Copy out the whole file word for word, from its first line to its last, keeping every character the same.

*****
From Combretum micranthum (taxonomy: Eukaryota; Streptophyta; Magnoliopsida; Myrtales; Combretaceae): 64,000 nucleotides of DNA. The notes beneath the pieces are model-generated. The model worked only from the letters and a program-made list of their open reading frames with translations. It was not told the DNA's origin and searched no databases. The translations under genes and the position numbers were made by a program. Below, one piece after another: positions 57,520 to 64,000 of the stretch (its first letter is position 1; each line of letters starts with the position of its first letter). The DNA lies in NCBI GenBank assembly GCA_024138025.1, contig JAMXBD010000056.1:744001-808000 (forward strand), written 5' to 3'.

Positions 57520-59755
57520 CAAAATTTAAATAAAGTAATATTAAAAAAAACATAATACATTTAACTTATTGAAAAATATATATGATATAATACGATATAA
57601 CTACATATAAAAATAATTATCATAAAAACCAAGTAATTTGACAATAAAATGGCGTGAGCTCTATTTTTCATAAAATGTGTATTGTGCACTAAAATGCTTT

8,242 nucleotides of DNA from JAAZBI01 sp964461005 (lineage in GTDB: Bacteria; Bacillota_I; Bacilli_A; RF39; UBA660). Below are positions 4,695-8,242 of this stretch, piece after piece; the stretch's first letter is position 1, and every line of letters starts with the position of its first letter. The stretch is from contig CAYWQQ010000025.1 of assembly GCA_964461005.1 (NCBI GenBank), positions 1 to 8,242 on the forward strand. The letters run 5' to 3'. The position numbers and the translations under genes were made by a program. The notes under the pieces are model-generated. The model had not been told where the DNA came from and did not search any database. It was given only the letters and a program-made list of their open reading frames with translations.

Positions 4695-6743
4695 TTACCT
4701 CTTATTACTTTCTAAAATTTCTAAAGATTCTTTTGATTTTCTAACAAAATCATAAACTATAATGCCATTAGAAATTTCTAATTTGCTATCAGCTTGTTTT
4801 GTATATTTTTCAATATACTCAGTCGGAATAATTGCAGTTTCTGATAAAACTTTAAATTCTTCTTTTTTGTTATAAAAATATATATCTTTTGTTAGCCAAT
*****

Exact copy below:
From Combretum micranthum (taxonomy: Eukaryota; Streptophyta; Magnoliopsida; Myrtales; Combretaceae): 64,000 nucleotides of DNA. The notes beneath the pieces are model-generated. The model worked only from the letters and a program-made list of their open reading frames with translations. It was not told the DNA's origin and searched no databases. The translations under genes and the position numbers were made by a program. Below, one piece after another: positions 57,520 to 64,000 of the stretch (its first letter is position 1; each line of letters starts with the position of its first letter). The DNA lies in NCBI GenBank assembly GCA_024138025.1, contig JAMXBD010000056.1:744001-808000 (forward strand), written 5' to 3'.

Positions 57520-59755
57520 CAAAATTTAAATAAAGTAATATTAAAAAAAACATAATACATTTAACTTATTGAAAAATATATATGATATAATACGATATAA
57601 CTACATATAAAAATAATTATCATAAAAACCAAGTAATTTGACAATAAAATGGCGTGAGCTCTATTTTTCATAAAATGTGTATTGTGCACTAAAATGCTTT

8,242 nucleotides of DNA from JAAZBI01 sp964461005 (lineage in GTDB: Bacteria; Bacillota_I; Bacilli_A; RF39; UBA660). Below are positions 4,695-8,242 of this stretch, piece after piece; the stretch's first letter is position 1, and every line of letters starts with the position of its first letter. The stretch is from contig CAYWQQ010000025.1 of assembly GCA_964461005.1 (NCBI GenBank), positions 1 to 8,242 on the forward strand. The letters run 5' to 3'. The position numbers and the translations under genes were made by a program. The notes under the pieces are model-generated. The model had not been told where the DNA came from and did not search any database. It was given only the letters and a program-made list of their open reading frames with translations.

Positions 4695-6743
4695 TTACCT
4701 CTTATTACTTTCTAAAATTTCTAAAGATTCTTTTGATTTTCTAACAAAATCATAAACTATAATGCCATTAGAAATTTCTAATTTGCTATCAGCTTGTTTT
4801 GTATATTTTTCAATATACTCAGTCGGAATAATTGCAGTTTCTGATAAAACTTTAAATTCTTCTTTTTTGTTATAAAAATATATATCTTTTGTTAGCCAAT